Outcome of children who require mechanical ventilatory support after bone marrow transplantation


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Abstract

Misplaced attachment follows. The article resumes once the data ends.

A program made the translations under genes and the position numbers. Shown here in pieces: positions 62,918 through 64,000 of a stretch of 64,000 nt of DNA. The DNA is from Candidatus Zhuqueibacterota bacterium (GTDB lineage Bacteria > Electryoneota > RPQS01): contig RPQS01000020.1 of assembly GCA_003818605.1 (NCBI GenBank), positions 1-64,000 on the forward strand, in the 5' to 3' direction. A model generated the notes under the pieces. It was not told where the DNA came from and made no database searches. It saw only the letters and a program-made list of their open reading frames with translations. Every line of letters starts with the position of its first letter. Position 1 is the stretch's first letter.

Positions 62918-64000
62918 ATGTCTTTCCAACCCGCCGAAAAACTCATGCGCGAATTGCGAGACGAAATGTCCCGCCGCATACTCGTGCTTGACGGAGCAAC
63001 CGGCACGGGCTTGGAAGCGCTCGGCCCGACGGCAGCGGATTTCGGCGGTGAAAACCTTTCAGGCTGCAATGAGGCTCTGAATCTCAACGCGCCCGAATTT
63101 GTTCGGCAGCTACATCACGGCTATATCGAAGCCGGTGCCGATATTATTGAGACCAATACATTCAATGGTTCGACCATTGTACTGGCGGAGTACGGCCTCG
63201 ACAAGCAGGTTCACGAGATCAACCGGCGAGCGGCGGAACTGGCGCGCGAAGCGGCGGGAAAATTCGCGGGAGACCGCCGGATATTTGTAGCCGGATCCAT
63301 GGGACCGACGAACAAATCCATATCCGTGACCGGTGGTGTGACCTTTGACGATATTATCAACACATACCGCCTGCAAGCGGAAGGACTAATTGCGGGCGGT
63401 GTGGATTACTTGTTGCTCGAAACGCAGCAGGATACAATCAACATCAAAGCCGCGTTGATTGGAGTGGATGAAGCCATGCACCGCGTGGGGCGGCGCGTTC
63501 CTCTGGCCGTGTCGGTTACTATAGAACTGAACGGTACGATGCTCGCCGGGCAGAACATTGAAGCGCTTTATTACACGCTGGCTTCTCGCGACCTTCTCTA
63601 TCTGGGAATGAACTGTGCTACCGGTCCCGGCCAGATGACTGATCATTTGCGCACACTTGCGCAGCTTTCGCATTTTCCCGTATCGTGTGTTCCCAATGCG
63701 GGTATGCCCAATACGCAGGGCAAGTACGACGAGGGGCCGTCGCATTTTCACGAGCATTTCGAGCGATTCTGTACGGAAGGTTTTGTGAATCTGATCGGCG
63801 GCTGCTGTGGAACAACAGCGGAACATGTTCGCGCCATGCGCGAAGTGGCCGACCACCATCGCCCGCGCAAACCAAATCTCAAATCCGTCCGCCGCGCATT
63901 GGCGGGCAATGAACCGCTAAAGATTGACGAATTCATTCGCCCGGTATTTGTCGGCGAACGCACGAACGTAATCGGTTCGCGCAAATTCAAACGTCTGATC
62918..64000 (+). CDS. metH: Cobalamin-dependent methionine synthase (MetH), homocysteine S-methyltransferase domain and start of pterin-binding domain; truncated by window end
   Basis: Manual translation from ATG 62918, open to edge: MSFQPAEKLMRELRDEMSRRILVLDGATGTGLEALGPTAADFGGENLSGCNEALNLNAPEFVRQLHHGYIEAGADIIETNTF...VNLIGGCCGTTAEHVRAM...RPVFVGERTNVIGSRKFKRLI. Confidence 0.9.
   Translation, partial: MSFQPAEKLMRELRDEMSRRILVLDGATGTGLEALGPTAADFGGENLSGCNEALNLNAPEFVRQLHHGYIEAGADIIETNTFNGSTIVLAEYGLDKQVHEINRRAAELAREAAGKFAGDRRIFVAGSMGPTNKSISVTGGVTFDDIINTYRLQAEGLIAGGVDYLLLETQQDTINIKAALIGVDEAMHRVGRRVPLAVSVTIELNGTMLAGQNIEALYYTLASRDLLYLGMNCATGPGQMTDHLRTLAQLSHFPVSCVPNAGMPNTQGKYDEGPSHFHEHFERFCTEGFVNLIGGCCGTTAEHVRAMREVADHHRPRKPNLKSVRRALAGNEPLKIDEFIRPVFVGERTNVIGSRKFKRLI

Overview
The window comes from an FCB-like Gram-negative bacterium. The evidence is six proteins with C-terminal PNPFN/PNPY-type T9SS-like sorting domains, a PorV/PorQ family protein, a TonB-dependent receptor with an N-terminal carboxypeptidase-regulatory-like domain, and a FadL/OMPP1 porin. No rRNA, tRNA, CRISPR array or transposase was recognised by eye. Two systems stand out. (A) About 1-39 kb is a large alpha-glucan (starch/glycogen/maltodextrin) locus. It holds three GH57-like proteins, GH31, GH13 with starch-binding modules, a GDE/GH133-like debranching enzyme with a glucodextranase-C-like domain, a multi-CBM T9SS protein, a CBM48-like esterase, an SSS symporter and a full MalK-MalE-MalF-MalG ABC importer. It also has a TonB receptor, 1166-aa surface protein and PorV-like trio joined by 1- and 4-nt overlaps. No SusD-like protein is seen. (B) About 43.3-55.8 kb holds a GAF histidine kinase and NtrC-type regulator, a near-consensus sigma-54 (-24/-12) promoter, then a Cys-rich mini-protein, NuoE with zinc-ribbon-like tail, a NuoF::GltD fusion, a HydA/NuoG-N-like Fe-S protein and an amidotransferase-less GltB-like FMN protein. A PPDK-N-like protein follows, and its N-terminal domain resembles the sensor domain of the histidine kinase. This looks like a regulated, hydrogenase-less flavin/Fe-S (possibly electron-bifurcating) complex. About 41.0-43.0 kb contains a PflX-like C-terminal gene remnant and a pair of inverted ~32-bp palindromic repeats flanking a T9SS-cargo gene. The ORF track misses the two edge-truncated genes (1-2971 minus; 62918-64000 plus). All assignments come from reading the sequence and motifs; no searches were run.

Objective:To identify clinically measurable factors that could predict outcome for pediatric patients undergoing mechanical ventilatory support after bone marrow transplant.Design:Cohort study.Setting:A referral center for bone marrow transplant patients in Seattle, Washington.Patients:Children <17 yrs old who received a bone marrow transplant and subsequently required mechanical ventilatory support for ≥24 hrs between 1983 and 1996.Interventions:None.Measurements and Main Results:Data were abstracted from the charts of 121 pediatric patients who received a bone marrow transplant and subsequently required mechanical ventilatory support. A total of 19 patients (16%) survived to be extubated and survived for ≥30 days postextubation. Major risk factors for death included respiratory failure as the reason for endotracheal intubation (4% survival), the presence of pulmonary infection (6% survival), and impairment of more than one organ system (2% survival if more than one organ system was dysfunctional on day 7 postintubation).Conclusions:Although the prognosis generally is poor among pediatric bone marrow transplant recipients who subsequently require mechanical ventilatory support, there appear to be some groups within this population in whom the likelihood of survival is close to 0. Because the chance of survival was so small for children with dysfunction of more than one organ system on day 7 after intubation, a recommendation to limit medical support for these children could be considered pending the results of other studies.

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